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Local housing authorities’ decisions uncovered

During April to June, local authorities made 61,300 decisions on homeless applications. This is 14% less than the corresponding quarter in 2004.

After seasonal adjustment the number of decisions was 61,740, 4% higher when compared to the previous quarter.

Apart from last quarter this is the lowest quarterly figure for almost five years.

Of the 61,300 applications made during the second quarter of 2005, 45 % of applicants were accepted, as owed the main homelessness duty; 29% were found to be not homeless; 21% were found to be homeless but not in priority need; and 6% were found to be intentionally homeless and in priority need.

Between April and June, local authorities accepted 27,310 households as being owed the main homelessness duty (acceptances). This is 17% lower when compared with the corresponding quarter last year. After seasonal adjustment the
number of acceptances during the second quarter of 2005 was 27,100, 2% more than the previous quarter, but otherwise the lowest seasonally adjusted quarterly total for more than five years.

Between April and June, 74% of acceptances were from households classified as White, and 21% from a BME group. The remaining 5% were from households where the ethnic origin was not known.

However, there is large variation in the ethnicity across the regions. In London, 41% of acceptances were white, while in the North East it was 95%.

London had the highest percentage of acceptances from Black and Asian groups (30 and 11% respectively) and also for other ethnic groups (13%).

The West Midlands had the next highest acceptances from Black and Asian groups (at 9 and 8% respectively).

Of all the regions, London had the highest incidence of acceptances per 1,000 households during the quarter, at 1.9, compared to 1.3 for England as a whole.

The South East, at 0.8 per 1,000 households had the lowest.

Between April and June, in 52% of acceptances the presence of dependent children in the household was the primary reason for priority need, and a further 12% of households had priority need because they included a pregnant woman.

These percentages have been largely constant since the latter
half of 2002. Since 1997 the percentage of acceptances who were households that included dependent children or an expectant mother has ranged between 60 and 70%.

Between April and June, in 38% of acceptances the reason for
homelessness was because parents, relatives or friends (mostly parents) were no longer able, or willing, to accommodate them. This proportion has gradually risen since 1997, when it applied in around 27% of acceptances. In a further 19% of acceptances during the second quarter the reason for homelessness was the breakdown of a relationship with a partner, with around
two-thirds of these cases involving violence.

In an additional 14%, the reason for homelessness was the ending of an assured shorthold tenancy.

At 2%, the proportion of acceptances where homelessness resulted from mortgage arrears was much less than its peak level – 12% during 1991 -and has been around 2% or less for the past three years.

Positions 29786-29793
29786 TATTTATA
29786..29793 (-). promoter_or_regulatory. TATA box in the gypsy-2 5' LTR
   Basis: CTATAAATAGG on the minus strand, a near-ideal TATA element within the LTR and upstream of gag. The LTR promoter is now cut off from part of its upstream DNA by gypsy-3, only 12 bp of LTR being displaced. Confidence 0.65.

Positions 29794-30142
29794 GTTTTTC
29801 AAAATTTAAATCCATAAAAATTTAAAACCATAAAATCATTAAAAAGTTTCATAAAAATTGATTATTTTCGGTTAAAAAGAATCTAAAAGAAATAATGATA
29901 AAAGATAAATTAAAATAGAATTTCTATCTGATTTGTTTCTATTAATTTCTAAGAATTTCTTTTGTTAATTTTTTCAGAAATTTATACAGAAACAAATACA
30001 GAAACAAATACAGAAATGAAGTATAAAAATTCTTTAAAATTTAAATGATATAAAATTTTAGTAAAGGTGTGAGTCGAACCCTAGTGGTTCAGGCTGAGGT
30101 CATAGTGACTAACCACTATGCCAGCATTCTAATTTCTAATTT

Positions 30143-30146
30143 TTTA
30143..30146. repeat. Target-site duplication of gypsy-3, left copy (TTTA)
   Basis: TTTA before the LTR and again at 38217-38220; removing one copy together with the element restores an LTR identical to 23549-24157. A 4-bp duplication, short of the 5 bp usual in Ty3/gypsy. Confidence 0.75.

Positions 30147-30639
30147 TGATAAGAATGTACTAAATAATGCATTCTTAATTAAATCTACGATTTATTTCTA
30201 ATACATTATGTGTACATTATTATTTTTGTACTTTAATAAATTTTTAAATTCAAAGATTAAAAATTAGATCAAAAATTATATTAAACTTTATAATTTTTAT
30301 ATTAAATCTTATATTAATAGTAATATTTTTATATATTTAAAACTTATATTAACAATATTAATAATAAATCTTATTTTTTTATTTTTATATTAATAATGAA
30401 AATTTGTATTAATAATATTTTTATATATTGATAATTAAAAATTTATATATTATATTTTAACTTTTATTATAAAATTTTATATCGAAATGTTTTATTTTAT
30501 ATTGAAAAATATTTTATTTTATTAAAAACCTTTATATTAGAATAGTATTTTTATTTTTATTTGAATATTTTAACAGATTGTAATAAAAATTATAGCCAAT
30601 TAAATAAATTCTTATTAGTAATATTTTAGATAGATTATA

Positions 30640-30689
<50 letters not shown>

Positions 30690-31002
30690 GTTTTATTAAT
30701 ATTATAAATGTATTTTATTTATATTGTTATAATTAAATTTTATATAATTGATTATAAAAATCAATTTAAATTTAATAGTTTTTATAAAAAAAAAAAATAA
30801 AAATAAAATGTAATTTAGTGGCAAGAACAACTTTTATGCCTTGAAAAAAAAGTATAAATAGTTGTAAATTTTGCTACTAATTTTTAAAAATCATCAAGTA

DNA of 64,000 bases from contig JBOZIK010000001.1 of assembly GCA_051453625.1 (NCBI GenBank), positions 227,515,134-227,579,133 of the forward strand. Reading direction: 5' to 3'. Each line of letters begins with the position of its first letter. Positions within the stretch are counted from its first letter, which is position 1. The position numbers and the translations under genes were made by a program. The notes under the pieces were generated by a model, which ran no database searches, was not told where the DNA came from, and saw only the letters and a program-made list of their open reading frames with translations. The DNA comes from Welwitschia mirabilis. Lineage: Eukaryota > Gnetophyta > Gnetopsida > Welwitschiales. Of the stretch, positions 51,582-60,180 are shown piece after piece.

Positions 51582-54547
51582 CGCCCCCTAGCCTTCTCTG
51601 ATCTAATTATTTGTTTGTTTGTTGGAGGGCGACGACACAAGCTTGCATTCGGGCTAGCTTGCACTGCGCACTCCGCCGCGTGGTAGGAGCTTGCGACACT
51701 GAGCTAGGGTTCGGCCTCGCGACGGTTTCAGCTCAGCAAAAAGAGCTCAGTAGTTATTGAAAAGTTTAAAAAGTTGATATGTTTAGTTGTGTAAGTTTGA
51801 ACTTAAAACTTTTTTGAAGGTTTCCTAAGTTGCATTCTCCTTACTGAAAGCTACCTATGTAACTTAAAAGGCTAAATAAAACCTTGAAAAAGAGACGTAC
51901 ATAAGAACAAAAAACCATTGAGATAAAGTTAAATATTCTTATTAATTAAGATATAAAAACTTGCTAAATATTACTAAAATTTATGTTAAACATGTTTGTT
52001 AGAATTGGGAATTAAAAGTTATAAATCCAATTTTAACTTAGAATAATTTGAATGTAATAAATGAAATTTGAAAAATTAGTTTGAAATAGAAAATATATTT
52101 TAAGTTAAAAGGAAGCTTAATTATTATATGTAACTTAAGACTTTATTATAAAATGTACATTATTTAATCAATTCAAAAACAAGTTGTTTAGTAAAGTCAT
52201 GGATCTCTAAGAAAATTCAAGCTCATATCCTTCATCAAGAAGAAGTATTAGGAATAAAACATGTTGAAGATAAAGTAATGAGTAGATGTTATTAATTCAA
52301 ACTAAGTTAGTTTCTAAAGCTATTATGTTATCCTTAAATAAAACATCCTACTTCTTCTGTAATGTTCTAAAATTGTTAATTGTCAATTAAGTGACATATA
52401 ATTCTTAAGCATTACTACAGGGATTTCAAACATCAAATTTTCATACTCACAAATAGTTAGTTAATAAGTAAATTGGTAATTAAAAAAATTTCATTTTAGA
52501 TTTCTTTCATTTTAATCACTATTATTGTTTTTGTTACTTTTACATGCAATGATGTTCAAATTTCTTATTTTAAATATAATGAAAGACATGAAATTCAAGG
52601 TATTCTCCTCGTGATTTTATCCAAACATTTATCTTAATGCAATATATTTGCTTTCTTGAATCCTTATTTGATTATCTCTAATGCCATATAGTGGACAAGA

Of the 27,310 acceptances between April and June, 47% were placed in some form of temporary accommodation, for a period of time. A further 36% were recorded as “homeless at home” while awaiting the provision of alternative accommodation. 12% were provided with settled accommodation, by being granted a secure tenancy in local authority accommodation or an “assured shorthold tenancy”. The remaining 5 per cent either made their own arrangements or had no further contact with the authority, thus bringing the homelessness duty to an end.

The number of households in temporary accommodation on June 30 2005, arranged by local authorities under homelessness legislation was 100,970. This is 1,440 (1%) higher than at the end of June 2004, but virtually unchanged from the figure of 101,070 at the end of March 2005.

Of these 100,970 households, 12% were being accommodated pending a decision on their application, or pending the outcome of an appeal to the county court on the authority’s decision, or had been found intentionally homeless and in priority need and subsequently were being accommodated for such a period as
would give them a reasonable opportunity to find accommodation for themselves.

84% of households in temporary accommodation were in self-contained accommodation (either in Local Authority/Registered Social Landlord stock or within the private sector) and 16% were in accommodation with shared facilities (bed and breakfast; hostels and women’s refuges).

Of the 100,970 households in temporary accommodation on June 30, 72,810 (72%) included dependent children and/or a pregnant woman.

Of these 72,810 households, 91% were in self-contained accommodation. Only 1,300 (2%) were in B&B accommodation and of these some 130 had been resident for more than 6 weeks (around 50 of these were being housed under local authorities’ discretionary powers).

Use of accommodation with shared facilities has been declining in recent years, through reduced bed and breakfast usage, with a rise in the provision of self-contained accommodation. In this respect there has been a significant increase in the short-term leasing of accommodation by local authorities or housing associations from private sector landlords.

On 30 June 2005, 57,370 households (57% of all those in TA) were in private sector accommodation, most commonly in a property leased by the local authority or registered social landlord (RSL, or housing association), or in some cases let directly to the applicant as the tenant of a private sector landlord. This is
virtually unchanged compared with the end of March 2005, an increase of 7% over June 2004 and an increase of 31,570 (122 per cent) over June 2000.


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